“The deeper purpose of a denouement is to reorient the characters towards the next phase of their lives. … An audience usually wants to leave a story with the feeling that the characters are facing a new, better future.
…[Y]ou create that feeling by pointing the characters toward someplace new. Not by actually taking them there.
…[H]aving come to know [the characters] through the course of the story, we readers are finally in a position to imagine them into further life just like you imagined them into life while you were writing the story.
You had your turn. Now it’s ours, but only if you allow us to imagine what the characters might do next. If you imagine it for us, we can’t.”
He’s absolutely right. Readers often want to let their imagination free at the end of a book, and after living with these characters for however many hours, they deserve that freedom.
Beyond problematic denouements or epilogues, a similar issue can occur with teaser excerpts at the end of a book. I read the first book of a series where the heroine was happy at the ending. Aww, perfect.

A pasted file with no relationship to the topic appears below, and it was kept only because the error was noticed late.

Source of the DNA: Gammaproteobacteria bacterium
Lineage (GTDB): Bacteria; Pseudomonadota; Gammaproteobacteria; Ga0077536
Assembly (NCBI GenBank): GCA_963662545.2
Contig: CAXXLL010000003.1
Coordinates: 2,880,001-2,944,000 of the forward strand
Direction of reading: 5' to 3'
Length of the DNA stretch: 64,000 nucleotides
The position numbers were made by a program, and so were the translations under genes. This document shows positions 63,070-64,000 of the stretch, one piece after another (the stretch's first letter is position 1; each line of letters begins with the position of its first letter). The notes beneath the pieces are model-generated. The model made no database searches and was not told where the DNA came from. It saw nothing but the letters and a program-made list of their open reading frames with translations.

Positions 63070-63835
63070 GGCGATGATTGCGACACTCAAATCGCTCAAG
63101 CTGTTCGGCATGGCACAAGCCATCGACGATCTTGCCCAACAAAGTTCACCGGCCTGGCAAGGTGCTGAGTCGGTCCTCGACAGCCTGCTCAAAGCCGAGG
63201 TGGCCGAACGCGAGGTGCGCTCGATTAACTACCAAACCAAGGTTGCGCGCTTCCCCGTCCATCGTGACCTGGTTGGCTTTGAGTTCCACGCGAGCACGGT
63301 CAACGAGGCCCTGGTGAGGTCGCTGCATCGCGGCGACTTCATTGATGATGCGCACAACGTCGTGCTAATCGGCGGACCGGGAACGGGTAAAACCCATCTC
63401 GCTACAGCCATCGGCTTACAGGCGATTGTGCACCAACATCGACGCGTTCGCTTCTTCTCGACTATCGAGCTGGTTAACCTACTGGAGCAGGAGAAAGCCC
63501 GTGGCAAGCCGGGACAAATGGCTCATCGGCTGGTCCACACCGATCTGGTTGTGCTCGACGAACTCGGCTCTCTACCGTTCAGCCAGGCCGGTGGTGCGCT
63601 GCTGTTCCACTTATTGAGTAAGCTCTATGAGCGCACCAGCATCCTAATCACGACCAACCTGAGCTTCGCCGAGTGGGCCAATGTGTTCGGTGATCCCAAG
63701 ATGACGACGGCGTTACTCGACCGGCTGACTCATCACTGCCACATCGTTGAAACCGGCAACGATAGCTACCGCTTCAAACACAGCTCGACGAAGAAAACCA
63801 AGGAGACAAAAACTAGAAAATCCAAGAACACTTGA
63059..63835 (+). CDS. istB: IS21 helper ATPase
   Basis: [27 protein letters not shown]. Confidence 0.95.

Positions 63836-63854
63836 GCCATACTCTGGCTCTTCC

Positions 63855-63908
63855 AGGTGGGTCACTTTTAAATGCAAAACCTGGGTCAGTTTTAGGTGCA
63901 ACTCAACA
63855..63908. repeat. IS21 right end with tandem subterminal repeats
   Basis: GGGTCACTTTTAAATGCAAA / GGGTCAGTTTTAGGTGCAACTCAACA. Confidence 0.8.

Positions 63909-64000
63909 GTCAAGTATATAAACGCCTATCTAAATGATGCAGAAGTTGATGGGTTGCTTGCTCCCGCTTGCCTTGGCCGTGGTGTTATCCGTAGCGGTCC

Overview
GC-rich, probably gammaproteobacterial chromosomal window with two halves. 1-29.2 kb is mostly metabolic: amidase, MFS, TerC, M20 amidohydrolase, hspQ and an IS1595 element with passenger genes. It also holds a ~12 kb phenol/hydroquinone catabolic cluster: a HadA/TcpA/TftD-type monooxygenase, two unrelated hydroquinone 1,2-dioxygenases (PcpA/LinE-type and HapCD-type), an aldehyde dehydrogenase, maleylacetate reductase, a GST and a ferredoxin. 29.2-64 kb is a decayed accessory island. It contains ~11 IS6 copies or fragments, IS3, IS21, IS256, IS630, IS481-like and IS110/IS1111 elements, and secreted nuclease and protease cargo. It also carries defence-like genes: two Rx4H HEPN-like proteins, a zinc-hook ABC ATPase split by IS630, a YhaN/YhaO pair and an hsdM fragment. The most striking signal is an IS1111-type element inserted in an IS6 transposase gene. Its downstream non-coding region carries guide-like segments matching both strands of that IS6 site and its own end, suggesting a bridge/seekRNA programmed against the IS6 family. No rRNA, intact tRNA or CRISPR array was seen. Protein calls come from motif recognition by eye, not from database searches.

However, the author included a teaser chapter for the next book in the series, and the heroine was facing problems left over from book one. Ugh. That teaser acted like an epilogue and ruined the entire first book for me. Instead of tempting me to read the next story, the teaser turned me off from the whole series forever. Not the reaction the author was going for, I’m sure. (And she was self-published, so the formatting was her choice.)
Leaving room allows imagination to fill in the spaces. Both authors and readers want to feel the sense of living, breathing stories and characters that comes from letting imagination play. As writers, we should keep that in mind before thinking that “more is better.”
Do you agree that when we use our imagination, we’re pulled more deeply into a story? Or does reading work the opposite way for you? Do you like endings with everything spelled out, or do you want some things left to the imagination? Do you write better when you’ve left room for your imagination to explore? Do you have other examples of how “less can be more”?
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I LOVE this post. So informative…AS ALWAYS 🙂